The Environmental Influence on Tropical Cyclone Precipitation

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  • a Laboratory for Atmospheres, NASA/Goddard Space Flight Center, Greenbelt, Maryland
  • | b Universities Space Research Association, Laboratory for Atmospheres, NASA/Goddard Space Flight Center, Greenbelt, Maryland
  • | c SSAI, Lanham, Maryland
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Abstract

The intensity, spatial, and temporal changes in precipitation were examined in three North Atlantic hurricanes during 1989 (Dean, Gabrielle, and Hugo) using precipitation estimates made from Special Sensor Microwave/Imager (SSM/I) measurements. In addition, analyses from a barotropic hurricane forecast model and the European Centre for Medium-Range Weather Forecast model were used to examine the relationship between the evolution of the precipitation in these tropical cyclones and external forcing. The external forcing parameters examined were 1) mean climatological sea surface temperatures, 2) vertical wind shear, 3) environmental tropospheric water vapor flux, and 4) upper-tropospheric eddy relative angular momentum flux convergence.

The analyses revealed that 1) the SSM/I precipitation estimates were able to delineate and monitor convective ring cycles similar to those observed with land-based and aircraft radar and in situ measurements; 2) tropical cyclone intensification was observed to occur when these convective rings propagated into the inner core of these systems (within 111 km of the center) and when the precipitation rates increased; 3) tropical cyclone weakening was observed to occur when these inner-core convective rings dissipated; 4) the inward propagation of the outer convective rings coincided with the dissipation of the inner convective rings when they came within 55 km of each other; 5) in regions with the combined warm sea surface temperatures (above 26°C) and low vertical wind shear (less than 5 m s−1), convective rings outside the region of strong lower-tropospheric inertial stability could be initiated by strong surges of tropospheric moisture, while convective rings inside the region of strong lower-tropospheric inertial stability could be enhanced by upper-tropospheric eddy relative angular momentum flux convergence.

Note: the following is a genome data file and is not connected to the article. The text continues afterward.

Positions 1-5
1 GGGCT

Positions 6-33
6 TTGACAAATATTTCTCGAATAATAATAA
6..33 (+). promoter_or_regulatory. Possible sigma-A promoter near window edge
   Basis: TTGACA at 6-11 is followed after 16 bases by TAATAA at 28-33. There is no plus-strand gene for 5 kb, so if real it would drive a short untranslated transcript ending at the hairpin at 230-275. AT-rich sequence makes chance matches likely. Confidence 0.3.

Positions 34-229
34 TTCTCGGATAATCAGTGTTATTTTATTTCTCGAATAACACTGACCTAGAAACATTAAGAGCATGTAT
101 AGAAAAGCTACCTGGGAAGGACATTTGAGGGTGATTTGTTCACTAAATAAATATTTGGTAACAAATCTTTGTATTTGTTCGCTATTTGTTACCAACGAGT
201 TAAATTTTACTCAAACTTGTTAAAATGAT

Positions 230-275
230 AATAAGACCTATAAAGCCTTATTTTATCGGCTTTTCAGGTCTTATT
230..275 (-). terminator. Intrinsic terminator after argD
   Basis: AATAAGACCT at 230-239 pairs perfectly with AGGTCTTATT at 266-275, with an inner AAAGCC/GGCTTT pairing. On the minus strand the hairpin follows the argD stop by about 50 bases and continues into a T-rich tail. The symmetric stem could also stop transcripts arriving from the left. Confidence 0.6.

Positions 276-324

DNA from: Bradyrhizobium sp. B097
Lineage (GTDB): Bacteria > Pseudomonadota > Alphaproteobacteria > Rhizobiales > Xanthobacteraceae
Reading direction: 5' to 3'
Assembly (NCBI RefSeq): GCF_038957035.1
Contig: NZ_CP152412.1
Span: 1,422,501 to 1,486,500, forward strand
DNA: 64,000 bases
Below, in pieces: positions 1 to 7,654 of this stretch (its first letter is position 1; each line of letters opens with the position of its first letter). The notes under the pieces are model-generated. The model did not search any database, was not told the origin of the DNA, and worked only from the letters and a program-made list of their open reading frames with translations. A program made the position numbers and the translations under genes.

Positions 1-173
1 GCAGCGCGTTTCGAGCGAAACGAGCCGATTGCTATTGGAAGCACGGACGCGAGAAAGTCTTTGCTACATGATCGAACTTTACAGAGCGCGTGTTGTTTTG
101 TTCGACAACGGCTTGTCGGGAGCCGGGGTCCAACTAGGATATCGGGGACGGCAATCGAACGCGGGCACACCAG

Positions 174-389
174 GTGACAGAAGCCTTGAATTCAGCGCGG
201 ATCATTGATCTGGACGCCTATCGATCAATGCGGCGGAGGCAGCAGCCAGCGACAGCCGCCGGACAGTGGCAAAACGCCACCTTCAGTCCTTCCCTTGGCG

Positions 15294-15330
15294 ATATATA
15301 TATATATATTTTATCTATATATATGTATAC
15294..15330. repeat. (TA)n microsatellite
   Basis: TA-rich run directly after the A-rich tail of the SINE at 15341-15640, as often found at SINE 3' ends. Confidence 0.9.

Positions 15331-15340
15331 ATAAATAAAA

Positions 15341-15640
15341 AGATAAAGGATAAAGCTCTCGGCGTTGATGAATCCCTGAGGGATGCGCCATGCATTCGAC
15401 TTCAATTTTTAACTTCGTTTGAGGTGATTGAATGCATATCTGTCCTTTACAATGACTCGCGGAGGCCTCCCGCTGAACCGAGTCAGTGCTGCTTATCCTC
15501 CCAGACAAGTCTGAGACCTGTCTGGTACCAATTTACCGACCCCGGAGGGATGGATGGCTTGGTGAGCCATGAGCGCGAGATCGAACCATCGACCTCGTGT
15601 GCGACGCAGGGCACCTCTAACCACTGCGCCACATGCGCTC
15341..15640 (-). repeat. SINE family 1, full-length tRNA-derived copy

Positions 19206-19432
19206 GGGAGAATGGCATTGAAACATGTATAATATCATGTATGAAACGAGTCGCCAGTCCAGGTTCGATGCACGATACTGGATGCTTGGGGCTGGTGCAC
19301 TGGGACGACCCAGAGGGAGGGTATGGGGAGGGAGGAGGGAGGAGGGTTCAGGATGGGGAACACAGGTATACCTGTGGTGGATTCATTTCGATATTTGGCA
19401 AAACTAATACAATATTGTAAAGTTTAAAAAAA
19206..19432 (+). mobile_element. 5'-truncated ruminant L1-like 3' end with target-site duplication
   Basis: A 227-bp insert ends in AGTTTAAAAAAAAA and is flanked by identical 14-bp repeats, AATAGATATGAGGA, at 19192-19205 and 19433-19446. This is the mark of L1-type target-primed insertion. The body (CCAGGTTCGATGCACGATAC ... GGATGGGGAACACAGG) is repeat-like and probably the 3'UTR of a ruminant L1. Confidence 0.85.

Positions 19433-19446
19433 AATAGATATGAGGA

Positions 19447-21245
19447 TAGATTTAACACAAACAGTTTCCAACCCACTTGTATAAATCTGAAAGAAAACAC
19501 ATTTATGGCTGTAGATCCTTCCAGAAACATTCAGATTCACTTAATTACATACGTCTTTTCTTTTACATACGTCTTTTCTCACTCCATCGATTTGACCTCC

Abstract

The intensity, spatial, and temporal changes in precipitation were examined in three North Atlantic hurricanes during 1989 (Dean, Gabrielle, and Hugo) using precipitation estimates made from Special Sensor Microwave/Imager (SSM/I) measurements. In addition, analyses from a barotropic hurricane forecast model and the European Centre for Medium-Range Weather Forecast model were used to examine the relationship between the evolution of the precipitation in these tropical cyclones and external forcing. The external forcing parameters examined were 1) mean climatological sea surface temperatures, 2) vertical wind shear, 3) environmental tropospheric water vapor flux, and 4) upper-tropospheric eddy relative angular momentum flux convergence.

The analyses revealed that 1) the SSM/I precipitation estimates were able to delineate and monitor convective ring cycles similar to those observed with land-based and aircraft radar and in situ measurements; 2) tropical cyclone intensification was observed to occur when these convective rings propagated into the inner core of these systems (within 111 km of the center) and when the precipitation rates increased; 3) tropical cyclone weakening was observed to occur when these inner-core convective rings dissipated; 4) the inward propagation of the outer convective rings coincided with the dissipation of the inner convective rings when they came within 55 km of each other; 5) in regions with the combined warm sea surface temperatures (above 26°C) and low vertical wind shear (less than 5 m s−1), convective rings outside the region of strong lower-tropospheric inertial stability could be initiated by strong surges of tropospheric moisture, while convective rings inside the region of strong lower-tropospheric inertial stability could be enhanced by upper-tropospheric eddy relative angular momentum flux convergence.

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